Let us consider public housing. In 1984 we renegotiated the Commonwealth-State Housing Agreement to broaden the range of people who could qualify for assistance to make the purchase of public housing easier, especially as we based those repayments on the applicant's income. We increased total spending in that area to $1,278m in 1986-87, up 130 per cent on funding to public housing supplied by the Liberals in 1982-83-not a bad change in that area. No credit has been given for that by the current Opposition spokesman on housing, Senator Archer. I have not heard him mention one word about that increased public spending. It was certainly not mentioned when his fellow Tasmanian Kevin Newman was in charge of this area.

Let us consider the first home owners scheme, which we introduced in October 1983. The basic formula was about $6,000 for a deposit subsidy, interest subsidy or a mixture of both. Since then over $1 billion has been committed, with 220,000 successful applicants, people who did not need a savings record as was the case under previous Liberal governments. This was one of the major success stories of the Hawke Government. Again, this was not once mentioned by the Opposition spokesman on housing. Why? Because it would kill him to give credit where credit is due. It would kill him to think about the people out there who have been given a chance by this Government over the last three or four years to buy their own homes or to get into public housing.

So, in a difficult economic situation, the Government has revived the housing industry and pulled it out of the doldrums that existed under the Fraser Government, opening the housing door to many more Australians than was the case previously. All of this has been achieved, as I have said, in difficult economic circumstances, at a time when necessary major restructuring of the Australian economy is being organised by this Government. It has not been easy.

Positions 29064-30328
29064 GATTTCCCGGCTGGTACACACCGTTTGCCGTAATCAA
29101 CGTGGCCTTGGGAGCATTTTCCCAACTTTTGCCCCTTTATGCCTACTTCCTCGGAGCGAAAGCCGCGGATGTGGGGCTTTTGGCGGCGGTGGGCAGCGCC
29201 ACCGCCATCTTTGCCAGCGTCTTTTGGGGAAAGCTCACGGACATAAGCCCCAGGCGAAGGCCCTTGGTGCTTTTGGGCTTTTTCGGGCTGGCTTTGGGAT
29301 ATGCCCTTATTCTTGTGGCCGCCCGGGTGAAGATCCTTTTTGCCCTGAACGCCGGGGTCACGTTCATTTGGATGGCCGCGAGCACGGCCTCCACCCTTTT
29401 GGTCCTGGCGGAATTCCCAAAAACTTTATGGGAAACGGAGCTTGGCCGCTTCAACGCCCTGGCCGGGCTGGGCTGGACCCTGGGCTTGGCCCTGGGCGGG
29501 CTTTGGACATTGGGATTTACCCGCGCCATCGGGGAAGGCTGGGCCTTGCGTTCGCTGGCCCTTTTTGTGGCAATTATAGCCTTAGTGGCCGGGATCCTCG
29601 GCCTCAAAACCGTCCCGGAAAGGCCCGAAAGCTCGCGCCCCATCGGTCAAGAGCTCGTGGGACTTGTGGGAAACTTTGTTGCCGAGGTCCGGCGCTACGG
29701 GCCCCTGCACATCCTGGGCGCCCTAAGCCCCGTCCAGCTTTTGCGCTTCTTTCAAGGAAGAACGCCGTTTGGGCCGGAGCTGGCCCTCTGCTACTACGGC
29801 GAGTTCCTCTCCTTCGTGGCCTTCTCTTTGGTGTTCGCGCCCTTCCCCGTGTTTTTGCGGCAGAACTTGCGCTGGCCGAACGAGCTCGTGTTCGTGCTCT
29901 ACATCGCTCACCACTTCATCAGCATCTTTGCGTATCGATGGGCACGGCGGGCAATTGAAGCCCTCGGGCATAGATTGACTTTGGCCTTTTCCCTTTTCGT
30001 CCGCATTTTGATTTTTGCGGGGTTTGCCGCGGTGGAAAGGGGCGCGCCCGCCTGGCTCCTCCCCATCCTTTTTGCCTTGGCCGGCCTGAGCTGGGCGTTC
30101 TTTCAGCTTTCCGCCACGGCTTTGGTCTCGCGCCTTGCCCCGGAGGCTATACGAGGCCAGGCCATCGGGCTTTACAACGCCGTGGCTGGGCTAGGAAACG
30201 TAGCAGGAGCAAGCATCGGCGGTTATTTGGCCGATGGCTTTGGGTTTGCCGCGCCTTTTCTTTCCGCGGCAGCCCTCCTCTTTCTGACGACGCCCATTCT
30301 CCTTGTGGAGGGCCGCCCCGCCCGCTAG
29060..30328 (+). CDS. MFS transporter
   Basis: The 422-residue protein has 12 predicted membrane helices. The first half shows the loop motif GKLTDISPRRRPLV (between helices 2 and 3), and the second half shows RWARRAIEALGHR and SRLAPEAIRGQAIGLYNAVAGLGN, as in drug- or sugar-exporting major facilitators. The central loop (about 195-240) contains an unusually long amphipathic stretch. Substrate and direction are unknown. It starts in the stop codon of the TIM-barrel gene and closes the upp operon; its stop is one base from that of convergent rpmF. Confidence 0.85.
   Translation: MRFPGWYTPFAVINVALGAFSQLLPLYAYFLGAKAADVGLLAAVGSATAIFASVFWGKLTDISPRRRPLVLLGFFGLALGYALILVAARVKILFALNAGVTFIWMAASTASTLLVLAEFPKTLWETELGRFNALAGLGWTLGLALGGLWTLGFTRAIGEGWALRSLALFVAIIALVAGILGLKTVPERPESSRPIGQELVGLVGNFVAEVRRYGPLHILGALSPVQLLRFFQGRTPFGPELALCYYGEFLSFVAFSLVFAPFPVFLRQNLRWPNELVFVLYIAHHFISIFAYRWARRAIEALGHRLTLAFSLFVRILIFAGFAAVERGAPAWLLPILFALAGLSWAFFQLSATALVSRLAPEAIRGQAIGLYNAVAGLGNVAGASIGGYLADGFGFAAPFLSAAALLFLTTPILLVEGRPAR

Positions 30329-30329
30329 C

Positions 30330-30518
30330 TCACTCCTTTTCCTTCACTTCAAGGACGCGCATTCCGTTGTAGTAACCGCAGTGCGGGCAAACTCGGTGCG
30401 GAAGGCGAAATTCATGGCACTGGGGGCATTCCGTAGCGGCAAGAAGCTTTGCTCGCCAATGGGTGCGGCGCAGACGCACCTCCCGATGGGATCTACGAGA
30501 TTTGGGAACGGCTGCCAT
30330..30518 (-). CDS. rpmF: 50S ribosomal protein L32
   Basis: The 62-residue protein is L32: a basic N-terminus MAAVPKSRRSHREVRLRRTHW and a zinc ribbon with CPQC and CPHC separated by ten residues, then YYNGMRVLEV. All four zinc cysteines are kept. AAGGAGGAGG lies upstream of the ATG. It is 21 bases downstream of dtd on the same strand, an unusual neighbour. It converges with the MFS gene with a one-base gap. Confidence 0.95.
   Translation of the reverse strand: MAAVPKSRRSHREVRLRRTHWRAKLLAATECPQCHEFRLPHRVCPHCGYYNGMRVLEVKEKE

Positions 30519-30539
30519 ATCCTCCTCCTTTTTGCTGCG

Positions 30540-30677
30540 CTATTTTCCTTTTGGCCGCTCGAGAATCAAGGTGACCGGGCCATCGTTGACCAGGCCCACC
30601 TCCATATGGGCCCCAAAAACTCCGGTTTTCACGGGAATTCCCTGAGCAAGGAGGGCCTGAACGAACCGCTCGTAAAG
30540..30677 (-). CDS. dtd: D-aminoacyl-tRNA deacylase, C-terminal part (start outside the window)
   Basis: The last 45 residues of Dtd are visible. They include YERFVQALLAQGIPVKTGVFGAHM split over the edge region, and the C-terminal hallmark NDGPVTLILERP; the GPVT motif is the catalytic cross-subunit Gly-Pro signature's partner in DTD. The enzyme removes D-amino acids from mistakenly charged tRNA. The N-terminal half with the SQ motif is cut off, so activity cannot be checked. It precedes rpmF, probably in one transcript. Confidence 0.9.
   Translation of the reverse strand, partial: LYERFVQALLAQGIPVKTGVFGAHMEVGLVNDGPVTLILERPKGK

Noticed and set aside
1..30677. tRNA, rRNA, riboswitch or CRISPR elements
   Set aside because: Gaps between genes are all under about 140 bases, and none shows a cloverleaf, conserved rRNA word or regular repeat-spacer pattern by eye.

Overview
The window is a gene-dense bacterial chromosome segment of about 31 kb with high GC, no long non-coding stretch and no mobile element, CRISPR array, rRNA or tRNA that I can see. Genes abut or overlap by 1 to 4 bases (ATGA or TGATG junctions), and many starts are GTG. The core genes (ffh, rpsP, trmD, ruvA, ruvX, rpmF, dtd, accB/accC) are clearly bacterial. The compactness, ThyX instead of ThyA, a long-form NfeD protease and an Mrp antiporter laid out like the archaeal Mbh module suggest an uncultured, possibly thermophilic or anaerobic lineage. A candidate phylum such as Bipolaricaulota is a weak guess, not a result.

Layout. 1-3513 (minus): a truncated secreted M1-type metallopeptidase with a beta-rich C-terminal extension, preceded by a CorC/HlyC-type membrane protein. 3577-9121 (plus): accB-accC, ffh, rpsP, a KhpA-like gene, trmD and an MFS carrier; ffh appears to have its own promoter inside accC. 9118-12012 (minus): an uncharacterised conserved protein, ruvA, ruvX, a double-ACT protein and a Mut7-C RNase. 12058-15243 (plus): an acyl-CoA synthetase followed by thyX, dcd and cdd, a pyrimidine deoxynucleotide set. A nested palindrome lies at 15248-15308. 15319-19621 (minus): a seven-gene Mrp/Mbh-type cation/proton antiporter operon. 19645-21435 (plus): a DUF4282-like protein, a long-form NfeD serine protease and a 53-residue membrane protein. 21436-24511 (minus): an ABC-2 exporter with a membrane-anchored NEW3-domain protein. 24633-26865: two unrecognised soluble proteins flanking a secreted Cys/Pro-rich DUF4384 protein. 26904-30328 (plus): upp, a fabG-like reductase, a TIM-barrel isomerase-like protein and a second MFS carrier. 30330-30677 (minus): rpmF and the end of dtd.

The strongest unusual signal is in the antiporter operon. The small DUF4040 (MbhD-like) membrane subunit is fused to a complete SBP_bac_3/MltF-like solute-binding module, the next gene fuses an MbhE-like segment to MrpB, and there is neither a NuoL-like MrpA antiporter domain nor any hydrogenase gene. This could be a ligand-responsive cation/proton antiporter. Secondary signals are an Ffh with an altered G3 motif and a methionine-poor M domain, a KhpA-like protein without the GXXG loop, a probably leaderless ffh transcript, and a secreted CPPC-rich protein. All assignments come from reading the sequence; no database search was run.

We are facing a different world in terms of housing than the world which faced our parents and the home owners or home buyers of the 1960s. It is sheer hypocrisy for the Liberal Party and the National Party to pretend that we are living in that world. We are not living in that cocooned, insulated world. We are living in a world where economic realities are facing us every day as a result of the Australian dollar-for example, measuring our performance as a nation against other nations. Housing is no longer insulated from the total economic activity of this country. Housing loans are no longer being favoured vis-a-vis other types of loans, with the exception, as I have said, of the ceiling of 13 1/2 per cent.

It was easy in those days for people to go out and borrow at low interest rates. It was easy for people to own their own homes in that period simply because housing was a favoured area of the Australian economy and because people in those days were quite happy to have low returns on their savings bank accounts, on the spare cash they had to invest. For example, I recall 4 per cent being a most suitable return for most people on an investment in the late 1950s and early 1960s. Those days are gone. It is foolish and hypocritical of the Opposition to attempt to bring them back because, as I said, we are now in a world of international monetary connection rather than being something that just sits out on a limb at the end of the Pacific.

In light of the fact that we are in this different economic situation where harder decisions have to be taken about the economy, the Government's activities ought to be commended. I remind honourable senators, and in this case the shadow spokesman for housing, that unit trusts, for example-one area of arm's length investment-have been growing at about 30 per cent per annum and are now worth about $10 billion in unlisted trusts alone. It is hypocritical to talk about people expecting low interest loans for their houses if they, ordinary investors, are quite happy to go into unlisted trusts, unit trusts or other forms of arm's length management and investment accounts to seek high interest rates. Somewhere along the line we have to take tit for tat. One pays higher interest rates if one, and every other Australian citizen, is looking for higher returns on one's investment. It is these unit trusts and other arm's length management accounts that the Opposition has been promoting as a way of life and a way of investment in this community. So I am surprised that the Opposition is calling for a return to the 1960s at the very time it is encouraging people to maximise their investment returns in other areas. The two just do not fit. We live in one world or the other. We cannot have our feet straddling both the 1950s and the 1980s.